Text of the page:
Horsham police look to revive bicycle patrol

Minyip Senior Constable David Flannery on bike patrol in Minyip. Horsham is also looking to revive its bicycle patrol. Picture: PAUL CARRACHER

Minyip Senior Constable David Flannery on bike patrol in Minyip. Horsham is also looking to revive its bicycle patrol. Picture: PAUL CARRACHER

HORSHAM police want to revive the city’s bicycle patrol.

Senior Sergeant Brendan Broadbent said two ageing bicycles were all that remained of Horsham’s bicycle unit, which has been inactive for about 10 years.

“We previously had members qualified to do bike patrols,” he said.

“As a result of those members moving on, we lost those qualifications.”

He said money raised by Friday's Horsham Lights and Sirens Ball could see police back on their bikes.

The event will raise money for Horsham police.

“It would provide another medium of patrolling,” Mr Broadbent said.

“This is a way we can cover a fair area and have a closer connection with the community.”

He said there were some disadvantages to patrolling in a police car.

Police members on bicycles were able to hear what was going on around them and see from a higher vantage point than people seated in a car.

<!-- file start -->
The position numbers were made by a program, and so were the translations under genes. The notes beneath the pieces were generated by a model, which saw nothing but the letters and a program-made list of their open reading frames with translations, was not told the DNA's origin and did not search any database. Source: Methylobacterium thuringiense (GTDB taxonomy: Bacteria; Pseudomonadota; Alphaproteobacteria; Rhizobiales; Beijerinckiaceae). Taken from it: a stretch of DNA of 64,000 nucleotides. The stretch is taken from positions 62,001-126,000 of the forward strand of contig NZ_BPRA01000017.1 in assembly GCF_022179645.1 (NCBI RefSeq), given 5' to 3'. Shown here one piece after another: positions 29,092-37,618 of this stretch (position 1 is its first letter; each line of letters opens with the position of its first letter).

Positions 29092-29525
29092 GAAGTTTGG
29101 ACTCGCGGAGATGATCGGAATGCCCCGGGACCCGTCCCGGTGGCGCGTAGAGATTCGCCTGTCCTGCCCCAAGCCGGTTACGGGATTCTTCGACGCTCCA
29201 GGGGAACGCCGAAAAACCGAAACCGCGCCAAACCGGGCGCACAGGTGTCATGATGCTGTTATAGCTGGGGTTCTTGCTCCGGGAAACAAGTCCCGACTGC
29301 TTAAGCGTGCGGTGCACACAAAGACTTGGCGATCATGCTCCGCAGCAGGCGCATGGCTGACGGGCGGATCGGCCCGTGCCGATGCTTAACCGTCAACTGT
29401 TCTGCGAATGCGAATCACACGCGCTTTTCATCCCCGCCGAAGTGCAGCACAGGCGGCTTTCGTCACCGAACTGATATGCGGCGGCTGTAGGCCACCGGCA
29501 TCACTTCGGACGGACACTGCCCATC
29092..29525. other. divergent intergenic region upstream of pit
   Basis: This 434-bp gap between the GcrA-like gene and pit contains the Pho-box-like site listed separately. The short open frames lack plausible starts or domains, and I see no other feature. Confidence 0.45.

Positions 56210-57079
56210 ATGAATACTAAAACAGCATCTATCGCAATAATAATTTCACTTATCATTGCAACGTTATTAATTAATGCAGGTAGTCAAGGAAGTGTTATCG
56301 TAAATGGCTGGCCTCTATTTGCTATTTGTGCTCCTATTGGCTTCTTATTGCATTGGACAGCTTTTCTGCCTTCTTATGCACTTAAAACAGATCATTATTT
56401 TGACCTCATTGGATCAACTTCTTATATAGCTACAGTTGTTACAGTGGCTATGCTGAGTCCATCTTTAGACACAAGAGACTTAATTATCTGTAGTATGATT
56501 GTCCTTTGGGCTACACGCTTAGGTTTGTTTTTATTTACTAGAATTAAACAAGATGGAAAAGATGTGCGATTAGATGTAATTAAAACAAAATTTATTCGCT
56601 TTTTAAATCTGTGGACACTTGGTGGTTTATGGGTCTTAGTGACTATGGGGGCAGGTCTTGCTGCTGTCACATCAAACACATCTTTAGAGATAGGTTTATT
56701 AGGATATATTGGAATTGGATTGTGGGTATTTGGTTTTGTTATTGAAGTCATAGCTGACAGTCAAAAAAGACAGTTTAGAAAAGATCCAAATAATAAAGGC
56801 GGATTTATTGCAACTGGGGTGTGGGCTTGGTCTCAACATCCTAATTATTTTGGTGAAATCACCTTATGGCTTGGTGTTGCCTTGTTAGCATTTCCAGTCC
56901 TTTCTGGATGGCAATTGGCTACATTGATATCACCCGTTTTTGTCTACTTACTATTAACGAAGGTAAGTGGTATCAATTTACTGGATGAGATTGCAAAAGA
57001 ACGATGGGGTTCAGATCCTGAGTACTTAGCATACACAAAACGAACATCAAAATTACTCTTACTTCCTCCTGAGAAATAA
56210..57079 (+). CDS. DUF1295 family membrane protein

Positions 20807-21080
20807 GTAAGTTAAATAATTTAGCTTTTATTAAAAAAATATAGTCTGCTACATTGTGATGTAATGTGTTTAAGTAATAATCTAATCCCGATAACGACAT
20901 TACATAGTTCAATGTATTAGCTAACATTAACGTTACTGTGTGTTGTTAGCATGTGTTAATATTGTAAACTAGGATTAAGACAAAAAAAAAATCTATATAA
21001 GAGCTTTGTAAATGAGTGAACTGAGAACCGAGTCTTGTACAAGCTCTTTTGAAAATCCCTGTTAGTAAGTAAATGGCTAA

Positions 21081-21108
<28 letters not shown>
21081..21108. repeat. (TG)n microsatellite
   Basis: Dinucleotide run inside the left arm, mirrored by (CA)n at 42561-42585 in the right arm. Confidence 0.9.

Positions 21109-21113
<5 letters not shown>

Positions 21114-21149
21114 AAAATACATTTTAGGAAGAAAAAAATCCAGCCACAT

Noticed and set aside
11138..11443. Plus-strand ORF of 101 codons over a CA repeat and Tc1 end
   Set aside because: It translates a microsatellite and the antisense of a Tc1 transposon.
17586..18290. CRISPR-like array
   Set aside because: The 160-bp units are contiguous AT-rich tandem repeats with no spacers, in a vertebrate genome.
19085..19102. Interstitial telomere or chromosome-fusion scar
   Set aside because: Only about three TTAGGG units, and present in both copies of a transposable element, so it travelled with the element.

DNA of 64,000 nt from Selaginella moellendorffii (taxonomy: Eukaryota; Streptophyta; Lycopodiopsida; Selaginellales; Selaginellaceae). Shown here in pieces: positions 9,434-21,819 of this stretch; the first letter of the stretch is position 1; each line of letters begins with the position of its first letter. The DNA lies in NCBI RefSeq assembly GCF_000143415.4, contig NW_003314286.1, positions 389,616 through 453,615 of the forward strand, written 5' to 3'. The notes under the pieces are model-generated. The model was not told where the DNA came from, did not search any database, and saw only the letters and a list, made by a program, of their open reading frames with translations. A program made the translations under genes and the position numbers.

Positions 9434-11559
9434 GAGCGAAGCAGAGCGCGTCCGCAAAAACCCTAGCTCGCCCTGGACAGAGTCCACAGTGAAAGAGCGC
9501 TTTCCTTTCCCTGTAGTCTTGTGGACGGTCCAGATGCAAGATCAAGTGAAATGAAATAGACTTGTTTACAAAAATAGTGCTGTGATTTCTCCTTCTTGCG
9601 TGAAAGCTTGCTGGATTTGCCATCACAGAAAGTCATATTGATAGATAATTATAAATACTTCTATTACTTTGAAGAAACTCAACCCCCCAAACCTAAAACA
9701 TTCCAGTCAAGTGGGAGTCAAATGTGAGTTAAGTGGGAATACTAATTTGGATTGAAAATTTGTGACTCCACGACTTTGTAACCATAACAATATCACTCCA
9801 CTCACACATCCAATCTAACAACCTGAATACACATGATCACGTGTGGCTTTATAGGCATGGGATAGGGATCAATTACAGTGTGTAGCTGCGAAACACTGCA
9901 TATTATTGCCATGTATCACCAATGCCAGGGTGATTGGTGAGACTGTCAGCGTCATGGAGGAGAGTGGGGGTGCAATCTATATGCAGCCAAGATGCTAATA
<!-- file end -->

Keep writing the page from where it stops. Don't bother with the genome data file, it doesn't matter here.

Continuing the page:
Subsequently, Mr Broadbent said they might be able to identify different offences.

He said bike patrols would be perfect for policing community events.

Two wheels might make for a speedier response than two feet.

Members of the bicycle patrol could also be called on to teach people about bicycle safety and deliver road safety messages.

“Ideally we would be looking at four members to be qualified and outfitted, and at least two bikes at the station to ensure patrols can take place,” Mr Broadbent said.

He said the existing bicycles, which were donated to Horsham police, would need to be upgraded or replaced.

The bikes would have to be speedy, but suitable for all terrain.

“We would have to send members  to Geelong to go through a course,” Mr Broadbent said.

“It’s not about teaching them how to ride a bike, it’s about the strategic and tactical use of the bike and how it can be used when confronted with an offender or intercepting vehicles.”

He said the amount of money raised by Friday night’s event would determine how police decided to invest it.

Police would need to be sure a bicycle unit was sustainable, now and into the future.

Horsham Lights and Sirens Ball organising committee member Crystal Sanders said the group aimed to raise more than $10,000.

About 160 people have bought tickets for the formal event.

For the first time, the ball will be at Horsham Golf Club and includes a two-course meal.

Miss Sanders said doors would open at 7pm and tickets were $60 a person.

She said people could call her on 0438 545 418 for further information.

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